Country is picking up business formerly placed with Russian firms, says IT Ukraine Association director Konstantin Vasyuk
Ukraine remains open for business despite the war, said Konstantin Vasyuk, executive director at the IT Ukraine Association, during a press briefing today, organised by CIO WaterCooler.
Speaking over Zoom from an undisclosed location in the western part of the country, with his children taking online school lessons close by, Vasyuk sought to assuage concerns of the many businesses who have placed work with the country's burgeoning tech sector in recent years, and to encourage others to support the industry in its time of need.
The IT Ukraine Association represents 100 tech companies which between them employ 75,000 IT professionals. The vast majority of this workforce has continued working throughout the war, Vasyuk said, although some have had to relocate to safer areas. The exceptions are mostly those parts in the east of the country which are under Russian control and/or subject to sanctions.
The IT sector is "very resilient" he insisted, with the country's turbulent history forcing it to be adaptable. A recent survey by the Association found that 85 per cent of these firms have continued to deliver projects without delays, and Vasyuk said the both the internet and banking system remains fully operational.
At the start of the war, some IT workers with military experience took up arms and others joined the defensive cyber effort. Some of those that continued to work relocated to safer areas, but Vasyuk insisted that the situation had now stabilised, and that increased collaboration within the sector as well as support from outside the country has allowed initial obstacles to be overcome.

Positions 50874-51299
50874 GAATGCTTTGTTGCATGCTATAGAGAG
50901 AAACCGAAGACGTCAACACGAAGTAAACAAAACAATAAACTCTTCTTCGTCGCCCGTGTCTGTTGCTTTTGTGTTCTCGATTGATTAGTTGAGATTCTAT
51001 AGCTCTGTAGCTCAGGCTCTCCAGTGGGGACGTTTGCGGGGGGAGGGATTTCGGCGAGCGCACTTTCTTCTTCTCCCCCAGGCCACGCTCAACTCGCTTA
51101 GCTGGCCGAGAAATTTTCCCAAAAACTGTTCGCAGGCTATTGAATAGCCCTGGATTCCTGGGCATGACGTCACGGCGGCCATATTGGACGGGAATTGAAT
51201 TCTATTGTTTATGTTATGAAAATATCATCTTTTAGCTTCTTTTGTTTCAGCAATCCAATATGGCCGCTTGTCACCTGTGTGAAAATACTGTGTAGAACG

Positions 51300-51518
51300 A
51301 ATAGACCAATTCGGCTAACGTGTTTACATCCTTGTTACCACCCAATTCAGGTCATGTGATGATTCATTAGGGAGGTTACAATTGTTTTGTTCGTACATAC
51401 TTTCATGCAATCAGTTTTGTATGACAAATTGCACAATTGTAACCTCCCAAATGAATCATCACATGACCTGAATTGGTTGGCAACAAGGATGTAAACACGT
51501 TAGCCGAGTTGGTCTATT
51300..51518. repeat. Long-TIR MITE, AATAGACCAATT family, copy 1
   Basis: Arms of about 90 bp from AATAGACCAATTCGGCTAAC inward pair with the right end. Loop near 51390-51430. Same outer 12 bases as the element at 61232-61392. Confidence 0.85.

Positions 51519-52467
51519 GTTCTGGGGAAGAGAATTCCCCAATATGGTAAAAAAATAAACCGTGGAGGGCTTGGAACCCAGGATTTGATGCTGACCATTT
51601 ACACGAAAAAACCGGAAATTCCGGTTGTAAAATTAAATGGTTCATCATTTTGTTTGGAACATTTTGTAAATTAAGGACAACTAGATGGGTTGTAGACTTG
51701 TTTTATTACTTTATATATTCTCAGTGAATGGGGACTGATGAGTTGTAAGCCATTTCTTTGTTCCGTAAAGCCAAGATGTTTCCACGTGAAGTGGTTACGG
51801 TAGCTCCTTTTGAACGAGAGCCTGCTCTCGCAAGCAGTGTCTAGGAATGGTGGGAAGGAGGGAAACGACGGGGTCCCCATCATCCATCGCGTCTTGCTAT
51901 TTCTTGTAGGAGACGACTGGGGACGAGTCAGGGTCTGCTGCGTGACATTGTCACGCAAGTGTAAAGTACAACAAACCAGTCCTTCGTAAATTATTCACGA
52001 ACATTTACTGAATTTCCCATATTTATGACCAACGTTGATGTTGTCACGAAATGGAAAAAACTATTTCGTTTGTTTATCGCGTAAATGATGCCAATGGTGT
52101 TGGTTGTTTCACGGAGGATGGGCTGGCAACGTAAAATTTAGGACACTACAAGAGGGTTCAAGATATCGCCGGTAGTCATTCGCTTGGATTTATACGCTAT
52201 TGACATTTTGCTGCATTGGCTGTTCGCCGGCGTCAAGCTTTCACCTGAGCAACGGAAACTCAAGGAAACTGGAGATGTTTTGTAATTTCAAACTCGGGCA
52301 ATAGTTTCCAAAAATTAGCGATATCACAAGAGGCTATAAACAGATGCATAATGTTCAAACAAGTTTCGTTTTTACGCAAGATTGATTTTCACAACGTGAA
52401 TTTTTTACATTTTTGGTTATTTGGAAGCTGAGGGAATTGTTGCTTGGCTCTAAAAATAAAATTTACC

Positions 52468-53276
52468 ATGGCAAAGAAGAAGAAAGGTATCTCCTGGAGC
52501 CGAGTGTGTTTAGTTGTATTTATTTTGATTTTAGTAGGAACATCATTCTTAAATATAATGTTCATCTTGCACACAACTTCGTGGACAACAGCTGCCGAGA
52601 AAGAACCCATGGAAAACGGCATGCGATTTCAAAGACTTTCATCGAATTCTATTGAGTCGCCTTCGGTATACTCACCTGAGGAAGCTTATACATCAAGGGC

Internet connectivity via fibre optics has proved reliable in most places, he added, and reserved channels via Elon Musk's Starlink satellites are also available now.
Vasyuk claimed that Ukrainian IT firms have actually picked up some international contracts that were formerly placed with Russia, thanks to sanctions and the reported exodus of IT talent from that country.
"As the customers cancel contracts with Russian companies, the deficit on the global market for IT specialist remains, and there are American companies who are asking us to provide recommendations for providers of the services which they cancelled, and that's good news," he said.
Acknowledging that doing business with companies in Ukraine inevitably carries some risk, Vasyuk urged existing customers not to cancel, and for others to consider Ukrainian developers as an option. There have been minimal interruptions so far, he said, and where there have been delays customers have been understanding.
"We want foreigners to know that even though Ukraine is going through difficult times, that doesn't mean that Ukrainians should just sit it out. We have families to feed, the country to protect and the economy to rebuild. We are working to support our motherland and its citizens. Everything will be okay."
The IT Ukraine Association is contactable via its LinkedIn page.